I was fortunate to live at and be part of Epsilon Theta, an MIT fraternity (or co-living group) in which I mentored and advised MIT undergraduates who majored in computer science, and physics, and math. Staying with them taught me about the importance of mentorship, as did my role as a graduate student advisor at Adams House, one of the oldest residential house at Harvard. In addition, I was also a mentor and board of advisor at Leadership Institute at Harvard College. Speaking with my students, I learned about how they became valedictorian of their high school, represented USA in figure-skating to being the first Burmese student to study at Harvard in the past ten years.
At Harvard Graduate Students Leadership Institute, I connected deeply with my schoolmates from across the medical school, divinity school, and law school and shared our vulnerabilities, weaknesses, and life history. Co-founding the Asian Students Club, I advocated for the under-representation of Asians at Harvard, and fostered strong friendships. As part of the Tech for Change Leadership Summit, I exchanged view points with the first CTO of America, Aneesh Chopra and learned about the intersection of technology and policy. Co-chairing the Asian Business Conference at Harvard Business School, I moderated the panel on “Re-creating the Silicon Valley in Asia, where?” (conclusion was Singapore).
4. Figure out what you want to do with your one wild and precious life.
I had started my first business when I was 17 years old, matching tutors to students to earn my college tuition fees. My second business was a Thai food restaurant, Treehouse Cafe, which I successfully sold off in my senior year. I then went on to work in investment banking with UBS and Merrill Lynch, and led up programs in Singapore and Pyongyang for Choson Exchange, a North-Korean non-profit focused on educational programs in entrepreneurship and business for North Korean youths. I went back to school to learn about what my next step would be, and I knew that it would be a defining decision.
In New York, I had the opportunity to work as a Product Manager with WeChat, a mobile app with 700 million users, in which I helped to create and develop a chat-based product focused on improving engagement for brands like Nike, Burberry and Toyota. This work experience deepened my interest in the consumer technology space, and buttressed my knowledge in the world of start-ups and innovation. I would next go on to start QuikForce, a home services start-up focused on making moving, cleaning, and other home services efficient and easy. As part of the venture incubation program at theHarvard Innovation Lab, we grew QuikForce rapidly beyond Boston into Miami and New York and have been featured in TechCrunch, Yahoo Finance, Boston Globe, and Business News Daily. At the same time, I went on to become an investment partner at Dorm Room Fund, a $500,000 venture fund focused on investing in student-run start-ups in which I learned about venture capital, investing, and start-ups. All these experiences helped me to confirm that entrepreneurship is the correct direction for me moving forward.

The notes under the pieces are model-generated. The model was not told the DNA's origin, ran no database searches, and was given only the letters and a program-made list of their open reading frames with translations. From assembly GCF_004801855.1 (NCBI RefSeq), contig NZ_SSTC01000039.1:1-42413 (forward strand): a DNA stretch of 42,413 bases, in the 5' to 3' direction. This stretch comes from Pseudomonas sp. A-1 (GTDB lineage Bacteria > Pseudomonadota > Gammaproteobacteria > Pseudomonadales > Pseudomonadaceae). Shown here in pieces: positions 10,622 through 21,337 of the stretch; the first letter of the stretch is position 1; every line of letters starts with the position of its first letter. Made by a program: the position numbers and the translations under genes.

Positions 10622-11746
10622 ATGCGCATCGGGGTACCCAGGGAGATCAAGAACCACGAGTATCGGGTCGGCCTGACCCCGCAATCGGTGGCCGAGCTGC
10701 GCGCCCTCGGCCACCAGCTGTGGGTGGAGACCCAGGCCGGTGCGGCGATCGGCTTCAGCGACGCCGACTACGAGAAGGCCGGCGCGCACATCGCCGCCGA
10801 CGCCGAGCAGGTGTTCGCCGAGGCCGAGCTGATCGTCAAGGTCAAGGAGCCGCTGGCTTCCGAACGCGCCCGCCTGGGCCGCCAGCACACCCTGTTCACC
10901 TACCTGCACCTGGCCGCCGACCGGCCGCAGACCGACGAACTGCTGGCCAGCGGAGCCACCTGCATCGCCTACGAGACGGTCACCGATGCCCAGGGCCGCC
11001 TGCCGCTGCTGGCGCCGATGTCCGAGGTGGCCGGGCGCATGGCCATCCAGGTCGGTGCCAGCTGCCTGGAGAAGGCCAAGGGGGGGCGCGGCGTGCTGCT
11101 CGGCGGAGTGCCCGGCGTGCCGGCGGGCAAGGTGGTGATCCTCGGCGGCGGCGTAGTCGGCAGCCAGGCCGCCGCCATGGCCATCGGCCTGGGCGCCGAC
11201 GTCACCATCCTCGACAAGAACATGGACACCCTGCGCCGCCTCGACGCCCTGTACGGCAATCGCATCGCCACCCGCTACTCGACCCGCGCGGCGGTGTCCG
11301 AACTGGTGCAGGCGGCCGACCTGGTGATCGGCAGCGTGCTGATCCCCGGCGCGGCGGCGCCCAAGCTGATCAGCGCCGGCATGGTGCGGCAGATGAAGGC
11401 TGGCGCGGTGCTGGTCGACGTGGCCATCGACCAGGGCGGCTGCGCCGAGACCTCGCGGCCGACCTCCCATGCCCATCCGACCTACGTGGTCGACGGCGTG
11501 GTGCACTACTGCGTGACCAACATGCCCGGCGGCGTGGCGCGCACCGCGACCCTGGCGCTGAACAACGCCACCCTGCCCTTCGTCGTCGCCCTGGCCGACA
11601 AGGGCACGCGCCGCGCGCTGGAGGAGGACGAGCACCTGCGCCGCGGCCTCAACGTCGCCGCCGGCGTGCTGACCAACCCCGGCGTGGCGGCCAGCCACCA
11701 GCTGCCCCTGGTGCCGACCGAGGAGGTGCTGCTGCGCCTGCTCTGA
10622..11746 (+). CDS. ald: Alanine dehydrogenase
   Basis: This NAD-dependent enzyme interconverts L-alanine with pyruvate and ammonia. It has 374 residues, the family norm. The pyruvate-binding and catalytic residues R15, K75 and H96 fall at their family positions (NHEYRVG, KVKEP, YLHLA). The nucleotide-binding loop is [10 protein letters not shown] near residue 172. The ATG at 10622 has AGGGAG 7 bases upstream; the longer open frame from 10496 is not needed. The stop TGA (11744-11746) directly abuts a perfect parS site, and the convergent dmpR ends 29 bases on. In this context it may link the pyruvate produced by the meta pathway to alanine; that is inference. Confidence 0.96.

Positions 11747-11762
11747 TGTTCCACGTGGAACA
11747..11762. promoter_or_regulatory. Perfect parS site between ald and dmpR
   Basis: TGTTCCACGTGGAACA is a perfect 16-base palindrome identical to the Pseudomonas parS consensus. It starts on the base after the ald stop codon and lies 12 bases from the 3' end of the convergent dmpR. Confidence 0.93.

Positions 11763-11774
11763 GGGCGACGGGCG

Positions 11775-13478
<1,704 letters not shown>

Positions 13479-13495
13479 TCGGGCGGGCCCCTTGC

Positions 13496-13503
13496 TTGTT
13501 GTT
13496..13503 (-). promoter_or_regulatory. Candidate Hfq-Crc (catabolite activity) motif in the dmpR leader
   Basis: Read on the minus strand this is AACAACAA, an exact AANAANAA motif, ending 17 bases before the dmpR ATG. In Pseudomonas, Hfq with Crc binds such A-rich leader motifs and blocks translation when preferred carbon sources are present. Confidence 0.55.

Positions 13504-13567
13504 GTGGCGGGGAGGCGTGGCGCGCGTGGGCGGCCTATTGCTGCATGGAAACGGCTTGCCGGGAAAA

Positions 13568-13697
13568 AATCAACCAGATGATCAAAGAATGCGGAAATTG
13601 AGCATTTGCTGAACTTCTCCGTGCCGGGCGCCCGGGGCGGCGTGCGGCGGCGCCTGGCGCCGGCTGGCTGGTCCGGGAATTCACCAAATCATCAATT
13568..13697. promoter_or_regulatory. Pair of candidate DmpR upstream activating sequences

5. Last but not least, keeping fit and healthy is important.
Last but not least, I learned at MIT and Harvard that among your daily schedule, keeping fit and healthy is essential and you need to work to keep it up. While at school, I took part in the New York City Triathlon, in which I swam 1.5 miles in the Hudson River, cycled 26 miles up to the Bronx and back, and ran 6 miles through Central Park. As part of the race, I also raised funding for under-privileged children in New York to help them get a better shot in life. In addition, I took part in both Harvard and MIT’s intramural sports tournaments in both basketball and badminton, and has developed a scheduled of daily morning exercise regiment combining gym, running, and swimming. Of course, I still enjoy a bi-weekly dose of basketball depending on which school basketball court I happen to end up at!
Indeed, my time at MIT and Harvard has been life-changing, but I know the journey has only just begun.